“Right now, I just think we’ve become very, very selfish," an irritated Rivers said. "Not as far as trying to get our own, but everything is about how we’re playing individually instead of how the team is playing. You can see it. A guy struggles. He pouts. He moans. Everything is 'me, me, me' on our team right now, feeling sorry for themselves instead of giving themselves to the team and playing. You can just see it manifest throughout the team. Until we can get through that we will continue to have results like we had tonight."
The next game the Celtics play after Rivers' rant about self-centered behavior, Rondo is a DNP. That's not a coincidence, whether Rondo aggravated the pinkie against Charlotte that night and again in practice the following day or not.
Anyone who has watched Rondo play since he came into the league knows that he's far too tough to let a pinkie injury be the sole reason he sits out a game. Not to mention that Mavericks forward Shawn Marion is playing with a mangled pinkie finger without issue.
Rivers had to rein him in and remind him exactly whose team this is, especially after Rondo questioned Rivers's playcalling following the team's loss to Memphis last Wednesday, during which Rondo shot just 2 for 12 and made some questionable decisions down the stretch.
Enough was enough.
This is a strange detour for what was shaping up as arguably the best season of Rondo's career. He got off to a sizzling start, setting an NBA record for the most assists through the first five games (82), and he has led the league in assists practically wire-to-wire. He had games of 24, 23 and 19 assists before the All-Star break. The 24- and 23-assist games both came when he posted triple-doubles.
In the past 25 NBA seasons, since 1985-86, there have been six instances where a player recorded a triple-double with 20 or more assists. No player had done it more than once. Rondo did it twice in the same season.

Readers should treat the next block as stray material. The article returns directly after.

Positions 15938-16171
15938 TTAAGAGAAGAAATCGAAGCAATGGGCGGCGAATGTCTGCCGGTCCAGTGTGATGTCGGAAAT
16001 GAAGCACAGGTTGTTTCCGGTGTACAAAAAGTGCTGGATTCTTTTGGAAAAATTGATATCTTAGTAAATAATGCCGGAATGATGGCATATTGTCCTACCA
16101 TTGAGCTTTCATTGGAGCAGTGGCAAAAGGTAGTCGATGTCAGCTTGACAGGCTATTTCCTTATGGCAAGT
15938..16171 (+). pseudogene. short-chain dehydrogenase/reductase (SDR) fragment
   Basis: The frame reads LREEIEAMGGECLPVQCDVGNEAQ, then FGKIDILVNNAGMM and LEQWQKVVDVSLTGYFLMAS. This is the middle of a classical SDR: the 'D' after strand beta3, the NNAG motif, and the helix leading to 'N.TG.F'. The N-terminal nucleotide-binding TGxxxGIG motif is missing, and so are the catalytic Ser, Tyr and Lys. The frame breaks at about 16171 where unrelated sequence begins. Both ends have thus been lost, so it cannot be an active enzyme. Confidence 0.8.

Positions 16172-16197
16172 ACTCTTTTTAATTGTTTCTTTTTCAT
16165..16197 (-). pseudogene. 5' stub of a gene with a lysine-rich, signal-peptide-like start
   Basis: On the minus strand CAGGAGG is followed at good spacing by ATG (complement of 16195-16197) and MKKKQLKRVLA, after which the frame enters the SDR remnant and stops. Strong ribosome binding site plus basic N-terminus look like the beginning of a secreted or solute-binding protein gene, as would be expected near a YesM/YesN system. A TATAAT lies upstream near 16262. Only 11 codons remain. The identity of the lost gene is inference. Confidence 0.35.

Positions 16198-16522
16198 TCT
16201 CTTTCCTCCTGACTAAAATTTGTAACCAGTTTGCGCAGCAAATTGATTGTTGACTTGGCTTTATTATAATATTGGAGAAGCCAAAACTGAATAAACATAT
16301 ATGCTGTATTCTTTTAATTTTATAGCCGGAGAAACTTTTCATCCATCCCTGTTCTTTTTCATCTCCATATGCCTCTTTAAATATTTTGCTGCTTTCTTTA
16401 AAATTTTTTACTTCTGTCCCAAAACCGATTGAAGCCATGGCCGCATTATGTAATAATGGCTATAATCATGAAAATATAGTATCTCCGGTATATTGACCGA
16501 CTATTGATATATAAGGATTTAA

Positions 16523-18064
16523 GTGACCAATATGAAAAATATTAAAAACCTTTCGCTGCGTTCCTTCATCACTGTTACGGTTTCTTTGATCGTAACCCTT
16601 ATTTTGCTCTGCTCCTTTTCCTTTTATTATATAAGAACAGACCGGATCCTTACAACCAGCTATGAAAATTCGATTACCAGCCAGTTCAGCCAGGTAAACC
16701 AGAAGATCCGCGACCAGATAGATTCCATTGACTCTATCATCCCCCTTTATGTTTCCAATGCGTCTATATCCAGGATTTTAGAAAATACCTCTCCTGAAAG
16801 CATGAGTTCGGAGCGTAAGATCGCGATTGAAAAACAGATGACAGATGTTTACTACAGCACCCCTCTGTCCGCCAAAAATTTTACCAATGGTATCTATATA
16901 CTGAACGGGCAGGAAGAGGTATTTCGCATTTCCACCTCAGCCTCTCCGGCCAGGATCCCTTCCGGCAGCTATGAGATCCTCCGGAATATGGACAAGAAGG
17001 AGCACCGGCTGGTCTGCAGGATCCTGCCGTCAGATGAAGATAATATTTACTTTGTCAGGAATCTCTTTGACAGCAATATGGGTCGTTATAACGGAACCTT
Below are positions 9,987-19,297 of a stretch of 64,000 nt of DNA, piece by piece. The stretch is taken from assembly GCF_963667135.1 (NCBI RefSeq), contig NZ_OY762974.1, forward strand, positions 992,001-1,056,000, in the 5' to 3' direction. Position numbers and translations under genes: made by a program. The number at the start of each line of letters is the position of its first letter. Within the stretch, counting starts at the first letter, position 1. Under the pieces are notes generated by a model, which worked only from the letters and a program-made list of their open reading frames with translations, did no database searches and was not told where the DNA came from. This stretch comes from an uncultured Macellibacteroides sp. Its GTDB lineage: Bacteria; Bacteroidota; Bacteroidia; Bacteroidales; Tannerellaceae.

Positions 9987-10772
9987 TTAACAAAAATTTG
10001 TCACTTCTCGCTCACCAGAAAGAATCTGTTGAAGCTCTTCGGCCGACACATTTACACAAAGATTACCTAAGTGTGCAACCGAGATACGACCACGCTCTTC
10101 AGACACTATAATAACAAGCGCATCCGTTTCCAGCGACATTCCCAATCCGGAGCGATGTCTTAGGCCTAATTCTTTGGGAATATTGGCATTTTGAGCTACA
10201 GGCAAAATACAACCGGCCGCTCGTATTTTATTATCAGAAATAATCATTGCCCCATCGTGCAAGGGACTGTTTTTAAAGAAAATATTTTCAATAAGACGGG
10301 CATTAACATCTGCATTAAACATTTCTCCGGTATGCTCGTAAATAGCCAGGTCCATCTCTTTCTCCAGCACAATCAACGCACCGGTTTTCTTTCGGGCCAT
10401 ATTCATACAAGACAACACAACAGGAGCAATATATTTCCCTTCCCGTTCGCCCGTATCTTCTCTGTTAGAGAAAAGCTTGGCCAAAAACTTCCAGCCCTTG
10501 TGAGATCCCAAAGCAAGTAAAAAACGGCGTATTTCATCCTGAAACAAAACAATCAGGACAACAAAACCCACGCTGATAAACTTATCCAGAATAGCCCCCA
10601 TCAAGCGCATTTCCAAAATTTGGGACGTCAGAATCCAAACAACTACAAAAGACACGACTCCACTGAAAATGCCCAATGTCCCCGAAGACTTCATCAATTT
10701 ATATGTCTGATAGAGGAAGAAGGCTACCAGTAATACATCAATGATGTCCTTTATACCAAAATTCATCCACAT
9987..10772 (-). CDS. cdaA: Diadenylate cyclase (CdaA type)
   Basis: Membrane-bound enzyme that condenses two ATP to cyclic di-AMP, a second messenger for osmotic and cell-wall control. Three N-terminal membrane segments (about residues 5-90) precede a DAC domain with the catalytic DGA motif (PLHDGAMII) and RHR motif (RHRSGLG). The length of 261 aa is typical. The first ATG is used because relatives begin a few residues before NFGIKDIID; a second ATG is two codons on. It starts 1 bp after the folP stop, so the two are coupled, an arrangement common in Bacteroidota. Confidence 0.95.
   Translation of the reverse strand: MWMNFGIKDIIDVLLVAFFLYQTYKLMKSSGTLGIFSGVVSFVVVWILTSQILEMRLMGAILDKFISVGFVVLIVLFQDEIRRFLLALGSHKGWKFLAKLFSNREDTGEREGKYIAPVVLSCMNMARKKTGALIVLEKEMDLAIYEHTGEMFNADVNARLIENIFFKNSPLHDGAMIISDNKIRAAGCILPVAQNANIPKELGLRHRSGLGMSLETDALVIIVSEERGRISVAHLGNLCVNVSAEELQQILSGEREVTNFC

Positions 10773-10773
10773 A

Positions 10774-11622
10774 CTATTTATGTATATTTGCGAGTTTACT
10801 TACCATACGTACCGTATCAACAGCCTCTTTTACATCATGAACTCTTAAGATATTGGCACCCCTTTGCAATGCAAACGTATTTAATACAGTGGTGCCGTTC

Even with his recent struggles, Rondo is still tied for the NBA lead in triple-doubles with three and with Steve Nash for the league lead in assists per game (11.4).
While Chicago point guard Derrick Rose spurs his team to the top seed in the East and makes his case to be the NBA's Most Valuable Player, Rondo is struggling and his team is sliding down the standings.
The Celtics have 10 games remaining starting with the Pacers tonight. That's plenty of time for Rondo to work out his issues, whatever they may be.
When Rondo returns to forms, so will the Celtics.
...That's what the Patriots have when it comes to picks in the 2013 NFL Draft, which starts Thursday. After all those years of stockpiling picks the way a survivalist does non-perishables the Patriots have just five picks in this year's draft, thanks to Band-aid trades for Albert Haynesworth, Chad Ochocinco and Aqib Talib. Five picks would be the fewest draft picks in franchise history. (Part of that is attributable to the trimming of the draft to just seven rounds in 1994). Further complicating matters is that two of the Patriots' greatest needs are at wide receiver and cornerback, positions where they have sustained draft droughts. With that in mind, I'm convinced the Patriots are going trade back out of the first round of a quanity-over-quality draft where you're just as likely to pick a Pro Bowl player in the second and third round as you are in the first round.